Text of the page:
Hurray for diversity; at home, in the workplace, within the community at large and on L.T.!~!

14CorroDonk
marraskuu 29, 2009, 3:39 pm

Diversity, huh? I'll see what I can do. ;D

15tootstorm
marraskuu 29, 2009, 8:40 pm

Being done w/ the book now...I gotta say...and I didn't start noticing it until after the first 100 pgs, with the most being b/w pg. 100 and 230, that Flags in the Dust, while definitely a good read, was totally overwritten, with, like, 80 or 90 pages of seemingly unnecessary filler...

16richardderus
joulukuu 10, 2009, 9:15 pm

>15 tootstorm: You've hit the Faulknerian Flaw, RSHab, the big big stinkin' elephant in every Yoknnapatawphan room...Too Much.

Someone who was a wee tidge less worshipful coulda saved Soldiers' Pay and made Light In August *perfect* instead of excellent.

17NancyKay_Shapiro
heinäkuu 12, 2011, 8:16 am

I've been reading Faulkner for the first time this summer, and after going at him kind of randomly, decided to stop and read the Yoknapatawpha books in order instead, so I was interested to see the list in reply 7 proposing to read them not in the order he wrote them but in their interior chronological order. Maybe I'll do that now. I've already been skipping around -- I started with some of the collected short stories, then read Light in August and As I Lay Dying and Go Down Moses, then The Hamlet, at which point I thought I'd go back to the first one and read Flags in the Dust and then The Sound and the Fury. I guess at this point it doesn't much matter what order I take the rest of them in, does it? And I KNOW I'll have to/want to reread at least a few of these, mostly TS&TF.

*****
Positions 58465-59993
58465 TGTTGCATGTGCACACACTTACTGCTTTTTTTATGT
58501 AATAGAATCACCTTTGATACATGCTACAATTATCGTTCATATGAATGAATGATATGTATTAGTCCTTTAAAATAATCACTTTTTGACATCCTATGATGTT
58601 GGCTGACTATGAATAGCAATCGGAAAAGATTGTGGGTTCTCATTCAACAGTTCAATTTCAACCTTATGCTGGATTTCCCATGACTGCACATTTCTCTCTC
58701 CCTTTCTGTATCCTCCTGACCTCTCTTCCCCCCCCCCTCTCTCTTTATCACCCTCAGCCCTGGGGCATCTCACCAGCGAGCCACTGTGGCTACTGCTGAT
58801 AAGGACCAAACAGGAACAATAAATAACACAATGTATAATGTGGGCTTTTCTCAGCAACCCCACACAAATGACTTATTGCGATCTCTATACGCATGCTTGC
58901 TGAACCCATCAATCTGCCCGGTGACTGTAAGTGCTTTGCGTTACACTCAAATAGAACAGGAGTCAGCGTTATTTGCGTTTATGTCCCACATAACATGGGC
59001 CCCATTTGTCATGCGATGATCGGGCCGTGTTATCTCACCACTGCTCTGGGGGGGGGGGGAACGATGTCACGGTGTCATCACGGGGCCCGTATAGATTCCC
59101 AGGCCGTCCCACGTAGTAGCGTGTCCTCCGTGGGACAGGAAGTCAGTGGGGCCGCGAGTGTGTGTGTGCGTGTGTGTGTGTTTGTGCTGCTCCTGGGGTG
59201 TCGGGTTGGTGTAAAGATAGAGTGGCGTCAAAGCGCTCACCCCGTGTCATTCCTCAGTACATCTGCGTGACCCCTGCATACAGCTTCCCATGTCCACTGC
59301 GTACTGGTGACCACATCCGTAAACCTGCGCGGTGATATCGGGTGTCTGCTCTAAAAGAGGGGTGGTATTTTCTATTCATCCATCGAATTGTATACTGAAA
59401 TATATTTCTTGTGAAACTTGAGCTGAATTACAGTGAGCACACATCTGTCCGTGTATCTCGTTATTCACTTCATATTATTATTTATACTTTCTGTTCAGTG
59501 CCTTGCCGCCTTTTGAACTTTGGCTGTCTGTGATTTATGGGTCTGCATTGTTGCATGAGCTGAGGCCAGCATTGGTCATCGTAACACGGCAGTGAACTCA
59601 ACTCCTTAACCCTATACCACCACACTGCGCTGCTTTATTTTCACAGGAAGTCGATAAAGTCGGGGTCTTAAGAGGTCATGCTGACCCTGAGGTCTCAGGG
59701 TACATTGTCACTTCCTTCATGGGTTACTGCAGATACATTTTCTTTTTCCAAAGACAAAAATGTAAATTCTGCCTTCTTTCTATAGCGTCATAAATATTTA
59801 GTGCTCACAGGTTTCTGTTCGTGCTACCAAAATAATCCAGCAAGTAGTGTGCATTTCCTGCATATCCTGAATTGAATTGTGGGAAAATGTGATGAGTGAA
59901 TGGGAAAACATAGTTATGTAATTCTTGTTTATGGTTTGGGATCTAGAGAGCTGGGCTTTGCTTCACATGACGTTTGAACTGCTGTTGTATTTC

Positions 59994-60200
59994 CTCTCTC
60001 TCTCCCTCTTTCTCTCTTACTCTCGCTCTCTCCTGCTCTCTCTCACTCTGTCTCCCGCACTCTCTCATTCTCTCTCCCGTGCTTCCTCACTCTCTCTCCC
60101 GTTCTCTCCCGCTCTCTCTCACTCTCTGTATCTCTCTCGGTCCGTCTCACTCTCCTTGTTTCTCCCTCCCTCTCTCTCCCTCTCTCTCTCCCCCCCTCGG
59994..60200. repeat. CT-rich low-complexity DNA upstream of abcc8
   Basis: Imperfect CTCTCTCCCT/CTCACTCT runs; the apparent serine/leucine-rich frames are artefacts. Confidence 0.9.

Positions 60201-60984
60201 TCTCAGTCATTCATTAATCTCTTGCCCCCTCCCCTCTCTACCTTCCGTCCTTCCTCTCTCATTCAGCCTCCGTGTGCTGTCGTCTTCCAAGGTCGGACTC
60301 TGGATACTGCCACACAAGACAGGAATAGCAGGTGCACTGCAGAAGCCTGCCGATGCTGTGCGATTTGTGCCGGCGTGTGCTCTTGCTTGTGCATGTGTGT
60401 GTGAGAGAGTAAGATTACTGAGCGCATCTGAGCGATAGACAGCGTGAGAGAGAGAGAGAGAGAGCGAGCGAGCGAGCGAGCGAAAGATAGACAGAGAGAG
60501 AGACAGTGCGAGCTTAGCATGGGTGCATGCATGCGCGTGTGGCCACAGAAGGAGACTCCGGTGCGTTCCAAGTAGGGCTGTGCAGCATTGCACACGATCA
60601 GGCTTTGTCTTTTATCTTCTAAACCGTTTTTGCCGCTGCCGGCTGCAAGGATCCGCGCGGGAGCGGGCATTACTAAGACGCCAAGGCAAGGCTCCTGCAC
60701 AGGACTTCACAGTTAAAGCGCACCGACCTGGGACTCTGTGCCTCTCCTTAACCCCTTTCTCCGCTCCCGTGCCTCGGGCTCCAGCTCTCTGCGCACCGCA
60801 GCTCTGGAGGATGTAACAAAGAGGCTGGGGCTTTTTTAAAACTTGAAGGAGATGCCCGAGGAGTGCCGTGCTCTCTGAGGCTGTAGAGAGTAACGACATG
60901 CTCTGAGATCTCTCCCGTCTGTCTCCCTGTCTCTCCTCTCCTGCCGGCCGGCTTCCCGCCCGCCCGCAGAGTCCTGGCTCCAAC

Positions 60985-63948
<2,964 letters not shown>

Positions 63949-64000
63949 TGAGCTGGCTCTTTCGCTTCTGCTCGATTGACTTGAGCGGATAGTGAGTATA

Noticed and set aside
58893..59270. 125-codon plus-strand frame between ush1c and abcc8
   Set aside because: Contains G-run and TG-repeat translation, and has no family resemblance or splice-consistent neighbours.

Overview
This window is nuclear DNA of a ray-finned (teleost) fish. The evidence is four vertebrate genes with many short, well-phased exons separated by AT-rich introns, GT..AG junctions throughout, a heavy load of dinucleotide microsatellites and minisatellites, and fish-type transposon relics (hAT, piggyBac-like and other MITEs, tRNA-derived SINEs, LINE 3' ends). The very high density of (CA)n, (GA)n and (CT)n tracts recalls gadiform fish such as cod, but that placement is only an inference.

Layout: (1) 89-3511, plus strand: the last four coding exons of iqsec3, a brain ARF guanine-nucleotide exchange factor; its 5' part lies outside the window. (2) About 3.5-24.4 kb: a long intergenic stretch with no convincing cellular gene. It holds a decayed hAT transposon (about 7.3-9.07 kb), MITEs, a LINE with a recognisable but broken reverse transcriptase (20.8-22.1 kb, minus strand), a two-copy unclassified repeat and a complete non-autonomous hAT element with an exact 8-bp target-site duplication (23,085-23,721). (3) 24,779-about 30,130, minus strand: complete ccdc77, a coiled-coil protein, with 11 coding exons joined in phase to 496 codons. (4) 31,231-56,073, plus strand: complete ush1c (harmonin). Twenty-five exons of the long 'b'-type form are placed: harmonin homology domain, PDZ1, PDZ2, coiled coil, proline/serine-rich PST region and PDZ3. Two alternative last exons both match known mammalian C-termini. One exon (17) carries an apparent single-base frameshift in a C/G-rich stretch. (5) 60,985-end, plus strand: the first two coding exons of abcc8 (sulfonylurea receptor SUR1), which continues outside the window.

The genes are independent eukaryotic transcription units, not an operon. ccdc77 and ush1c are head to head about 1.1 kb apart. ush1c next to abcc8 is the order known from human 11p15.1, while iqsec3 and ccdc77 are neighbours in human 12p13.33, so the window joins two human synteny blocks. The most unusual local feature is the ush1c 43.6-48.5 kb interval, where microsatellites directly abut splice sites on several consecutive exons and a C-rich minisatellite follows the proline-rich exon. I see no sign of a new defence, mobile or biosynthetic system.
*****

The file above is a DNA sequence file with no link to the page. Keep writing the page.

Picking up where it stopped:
18laytonwoman3rd
heinäkuu 12, 2011, 8:33 am

#17 Sounds like you're well enough into the Yoknapatawpha environment to wander at will. And I'm thrilled that you are already looking forward to re-reading.

#15 Flags in the Dust was originally published in a severely edited version as Sartoris, Todd. I think it works much better, but I've always wondered if I think that because it's what I read first. Flags wasn't even published in that form until 1973. I'm always skeptical of that "this is what the author intended" stuff, though. Very few novels go to print exactly as the author presented them, and that's probably often a very good thing.

#16 Someone who was a wee tidge less worshipful coulda saved Soldiers' Pay Who are you referring to, Richard? Who was there to be worshipful at that point?

19NancyKay_Shapiro
heinäkuu 12, 2011, 9:11 am

I decided to read Flags in the Dust instead of Sartoris after reading about how edited down the latter was, and rather against Faulkner's will, but now I suppose I ought to read both.

20kokipy
heinäkuu 14, 2011, 8:56 pm

NancyKay, I think that since you've read the Hamlet you will surely want to read The Town and the Mansion and see what happens to all those Snopeses.

21NancyKay_Shapiro
heinäkuu 15, 2011, 9:42 am

Yes indeed, I've got it on reserve at the library.